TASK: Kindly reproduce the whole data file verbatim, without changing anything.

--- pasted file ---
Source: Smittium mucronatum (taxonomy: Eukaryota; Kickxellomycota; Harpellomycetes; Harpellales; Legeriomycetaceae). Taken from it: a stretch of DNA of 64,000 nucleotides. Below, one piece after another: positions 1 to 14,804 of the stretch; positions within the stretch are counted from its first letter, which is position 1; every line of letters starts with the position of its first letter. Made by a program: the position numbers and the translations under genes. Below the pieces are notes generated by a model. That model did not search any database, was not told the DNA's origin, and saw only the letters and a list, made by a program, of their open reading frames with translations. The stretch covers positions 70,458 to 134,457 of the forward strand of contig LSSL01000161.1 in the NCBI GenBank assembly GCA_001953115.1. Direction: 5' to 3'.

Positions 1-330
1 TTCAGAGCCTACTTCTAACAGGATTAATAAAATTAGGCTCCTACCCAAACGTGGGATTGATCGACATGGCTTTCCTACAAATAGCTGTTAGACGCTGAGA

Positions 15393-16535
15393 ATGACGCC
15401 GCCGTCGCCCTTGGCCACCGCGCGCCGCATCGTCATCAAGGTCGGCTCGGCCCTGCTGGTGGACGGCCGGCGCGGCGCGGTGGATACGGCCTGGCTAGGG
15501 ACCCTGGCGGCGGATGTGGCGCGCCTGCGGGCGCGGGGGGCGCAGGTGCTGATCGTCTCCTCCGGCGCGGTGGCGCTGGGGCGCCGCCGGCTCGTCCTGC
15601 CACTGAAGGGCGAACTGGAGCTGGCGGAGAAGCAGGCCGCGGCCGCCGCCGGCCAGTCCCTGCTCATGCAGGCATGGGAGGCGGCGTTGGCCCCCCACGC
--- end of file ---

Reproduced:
Source: Smittium mucronatum (taxonomy: Eukaryota; Kickxellomycota; Harpellomycetes; Harpellales; Legeriomycetaceae). Taken from it: a stretch of DNA of 64,000 nucleotides. Below, one piece after another: positions 1 to 14,804 of the stretch; positions within the stretch are counted from its first letter, which is position 1; every line of letters starts with the position of its first letter. Made by a program: the position numbers and the translations under genes. Below the pieces are notes generated by a model. That model did not search any database, was not told the DNA's origin, and saw only the letters and a list, made by a program, of their open reading frames with translations. The stretch covers positions 70,458 to 134,457 of the forward strand of contig LSSL01000161.1 in the NCBI GenBank assembly GCA_001953115.1. Direction: 5' to 3'.

Positions 1-330
1 TTCAGAGCCTACTTCTAACAGGATTAATAAAATTAGGCTCCTACCCAAACGTGGGATTGATCGACATGGCTTTCCTACAAATAGCTGTTAGACGCTGAGA

Positions 15393-16535
15393 ATGACGCC
15401 GCCGTCGCCCTTGGCCACCGCGCGCCGCATCGTCATCAAGGTCGGCTCGGCCCTGCTGGTGGACGGCCGGCGCGGCGCGGTGGATACGGCCTGGCTAGGG
15501 ACCCTGGCGGCGGATGTGGCGCGCCTGCGGGCGCGGGGGGCGCAGGTGCTGATCGTCTCCTCCGGCGCGGTGGCGCTGGGGCGCCGCCGGCTCGTCCTGC
15601 CACTGAAGGGCGAACTGGAGCTGGCGGAGAAGCAGGCCGCGGCCGCCGCCGGCCAGTCCCTGCTCATGCAGGCATGGGAGGCGGCGTTGGCCCCCCACGC